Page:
This is a paper about “Jewish noses” and how perceptions of them have varied in American popular culture in the twentieth century. The importance of the “Jewish nose” is that it is perceived as one of the most obvious defining feature of Jews. Jews with non-Jewish noses are able to “pass”, by which I mean being able to blend into the dominant culture and thereby being able to become invisible as Jews.
Dirty Dancer Grey’s Nightmare Nose Job, Contactmusic.com:
DIRTY DANCING star JENNIFER GREY’s Hollywood dreams were shattered after a “nose job from hell” changed her appearance so drastically, she looked nothing like her former self.
The 1980s star’s promising career ground to a complete halt overnight in the early 1990s because suddenly nobody recognised her – and even friends would blank her when she bumped into them.
She says, “I went in the operating theatre a celebrity – and come out anonymous. It was like being in a witness protection program or being invisible.
Ethnic Makeovers: Women and Jewish Noses in Hollywood, Pygmalion’s Fantasy.
‘I may be striking – but I’d rather be pretty’, Katie Grant, The Independent, 27 November 2012:
For most of my life, I’ve fantasised about trading in my prominent Jewish nose for a less conspicuous model. I distinctly remember craning my neck aged seven to examine my profile in the mirror one day, and noticing for the first time that, instead of following a clean geometric line ending in a neat point like the other girls in my class, my nose featured a noticeable hump on its bridge before curving downwards into an unsightly hook shape. “I’m the Wicked Witch of the West!” I realised, horrified.
“Don’t worry, you’ll see a vast improvement. I can absolutely make your nose more beautiful, less Jewish and unattractive.” I stormed out, furious. Shattered ego aside, I was appalled that Mr S clearly equated Jewishness with ugliness – it didn’t strike me until later that he had in fact articulated my own private worries.
Over the years, the phrase “Jewish nose” has somehow become shorthand among medical practitioners to denote a race-based physical deformity. In the lead up to the Second World War, as anti-Semitism became increasingly widespread, it became commonplace for Jewish immigrants to undergo surgery to escape social and economic alienation.
In her essay The “Jewish Nose” and Plastic Surgery: Origins and Implications, Beth Preminger explains: “By incorporating this term into their clinical vocabulary, early plastic surgeons unwittingly lent scientific credibility to popular stereotypes about beauty and ethnicity.”
Consequently, the “Jewish nose” was transformed into a “pathological condition for which there existed a medical protocol for correction”.
The Nose Job Jew, YouTube.
On the Nose: A True Story, Nice Jewish Mom:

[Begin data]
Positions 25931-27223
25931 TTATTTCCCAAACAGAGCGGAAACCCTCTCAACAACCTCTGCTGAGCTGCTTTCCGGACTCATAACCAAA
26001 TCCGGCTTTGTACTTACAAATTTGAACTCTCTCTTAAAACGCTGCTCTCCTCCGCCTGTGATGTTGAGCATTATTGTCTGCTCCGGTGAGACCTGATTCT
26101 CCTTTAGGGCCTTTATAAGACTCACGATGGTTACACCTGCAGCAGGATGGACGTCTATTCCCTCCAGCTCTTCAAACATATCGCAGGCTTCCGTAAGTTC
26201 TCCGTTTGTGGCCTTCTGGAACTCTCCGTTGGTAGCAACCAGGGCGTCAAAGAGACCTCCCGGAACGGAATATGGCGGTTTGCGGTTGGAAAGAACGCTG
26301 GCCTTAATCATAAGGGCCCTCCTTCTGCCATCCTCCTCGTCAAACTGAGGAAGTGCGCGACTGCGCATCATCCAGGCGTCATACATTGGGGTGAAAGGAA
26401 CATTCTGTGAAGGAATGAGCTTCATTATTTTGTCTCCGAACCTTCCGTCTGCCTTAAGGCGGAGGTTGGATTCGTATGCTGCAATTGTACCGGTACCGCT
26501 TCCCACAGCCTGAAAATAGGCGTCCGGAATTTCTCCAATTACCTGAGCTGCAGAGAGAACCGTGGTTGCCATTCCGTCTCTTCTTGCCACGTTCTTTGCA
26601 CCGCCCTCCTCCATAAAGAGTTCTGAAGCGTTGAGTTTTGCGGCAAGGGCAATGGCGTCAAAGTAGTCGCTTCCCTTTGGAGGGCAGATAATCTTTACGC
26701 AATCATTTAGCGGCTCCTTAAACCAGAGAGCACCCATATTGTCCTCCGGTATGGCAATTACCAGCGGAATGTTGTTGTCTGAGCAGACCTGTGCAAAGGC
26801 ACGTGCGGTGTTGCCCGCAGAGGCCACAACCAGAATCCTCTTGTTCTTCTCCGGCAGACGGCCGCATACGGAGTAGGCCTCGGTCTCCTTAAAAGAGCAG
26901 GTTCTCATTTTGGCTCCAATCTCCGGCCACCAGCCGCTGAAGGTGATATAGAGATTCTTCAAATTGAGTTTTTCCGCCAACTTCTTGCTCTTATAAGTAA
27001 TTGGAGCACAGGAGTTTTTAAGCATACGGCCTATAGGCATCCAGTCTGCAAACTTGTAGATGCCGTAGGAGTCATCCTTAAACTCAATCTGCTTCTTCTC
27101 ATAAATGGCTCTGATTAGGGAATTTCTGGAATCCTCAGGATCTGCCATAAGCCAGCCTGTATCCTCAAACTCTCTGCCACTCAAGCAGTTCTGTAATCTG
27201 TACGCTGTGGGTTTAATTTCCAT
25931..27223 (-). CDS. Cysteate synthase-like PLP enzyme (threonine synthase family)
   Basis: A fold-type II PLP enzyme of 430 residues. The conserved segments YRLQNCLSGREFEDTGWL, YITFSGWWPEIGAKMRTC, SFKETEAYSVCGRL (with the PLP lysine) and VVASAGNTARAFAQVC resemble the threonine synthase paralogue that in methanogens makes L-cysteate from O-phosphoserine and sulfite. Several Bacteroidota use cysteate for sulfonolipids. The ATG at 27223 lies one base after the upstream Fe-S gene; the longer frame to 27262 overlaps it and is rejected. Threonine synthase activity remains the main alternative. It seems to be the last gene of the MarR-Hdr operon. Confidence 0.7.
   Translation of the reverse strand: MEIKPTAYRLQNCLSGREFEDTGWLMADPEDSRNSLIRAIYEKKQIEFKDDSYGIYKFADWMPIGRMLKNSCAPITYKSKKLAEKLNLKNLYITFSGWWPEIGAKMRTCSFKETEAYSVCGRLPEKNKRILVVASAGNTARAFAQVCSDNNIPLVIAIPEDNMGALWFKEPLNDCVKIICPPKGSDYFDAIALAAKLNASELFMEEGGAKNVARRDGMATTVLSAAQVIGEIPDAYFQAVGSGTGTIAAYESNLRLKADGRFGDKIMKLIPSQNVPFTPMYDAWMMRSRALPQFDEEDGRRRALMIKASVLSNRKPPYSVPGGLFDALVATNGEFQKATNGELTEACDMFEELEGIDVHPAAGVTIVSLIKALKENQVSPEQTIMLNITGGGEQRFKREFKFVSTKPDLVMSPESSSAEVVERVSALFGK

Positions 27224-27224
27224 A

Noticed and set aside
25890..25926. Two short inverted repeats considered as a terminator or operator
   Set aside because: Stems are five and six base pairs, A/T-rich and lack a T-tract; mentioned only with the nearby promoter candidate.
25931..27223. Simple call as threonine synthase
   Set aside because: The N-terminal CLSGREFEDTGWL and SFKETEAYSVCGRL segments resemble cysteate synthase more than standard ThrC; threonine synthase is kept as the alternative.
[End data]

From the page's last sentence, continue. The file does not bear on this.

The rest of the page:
My pride in being Jewish is as plain as the nose on my face. The nose on my face, however, is not actually mine.
There, I’ve said it. I’ve come clean after nearly four decades. That’s how long it’s been since my nose was “done.”
I’ve remained embarrassed about having had the surgery all my life.
I’m still ashamed to this day, although no longer to the point of needing to lie. How sad it is to be surgically altered rather than learn to take pride in who you are or how you look.
Next to my older brother’s whopper of a snout, mine was a mere Whopper Junior. Why, I eventually asked my mother, wasn’t his nose ever altered, too?
“No comment,” she replied, with an uncomfortable laugh. Neither was she forthcoming on another perplexing area: Why, when my parents were harping incessantly about the need for me to marry a fellow Jew, did they need to make me look less Jewish?
For isn’t that, in essence, what Jews having nose jobs is all about? (Or, as my above-mentioned, extremely direct friend Suzanne insists, isn’t it about Jewish men lusting after Gentile women – fine-featured shiksa goddesses?)
This, though, is what I really want explained: I went on to marry a nice Jewish man. Meanwhile, my brother, with his muzzle intact, ended up marrying a Catholic. Ironic? Yes.
Rhinoplasty – A Woman Tells Why She Resisted a New Nose, Lisa Lewis, ELLE, 27 April 2010:
Yet by 2006, when I was 24, single, and working in film production in New York City, it became clear that my mother wasn’t the only one who reacted negatively to my nose. People stopped me on the street to tell me I looked like Barbra Streisand. Japanese tourists wanted to take pictures with me. Hairstylists told me I needed to play down my nose—“no offense.” I started writing down the unprovoked remarks in a journal; in one year, I recorded 59.
September 23, 2006
Gay man at a party in Williamsburg: “Damn, girl, why you never got that thing taken off?”
A woman overhearing: “I like it, don’t get it fixed.”
Her friend: “You’re Jewish, right?”
Dreyfus, Kant and Nose Jobs, ck, Jewlicious, 13 Jan 2006:
Sander Gilman considers philosophical and historical questions rarely broached by cosmetic surgeons or their patients. He looks at how new notions of race, beauty, and happiness arose in the 18th and 19th centuries, and how these turned “the Jewish nose” into an obsession for Jews and non-Jews alike. How are ideals of beauty informed by notions of race and ethnicity? How does external appearance relate to emotional well-being? And how has plastic surgery affected debates about Jewish identity?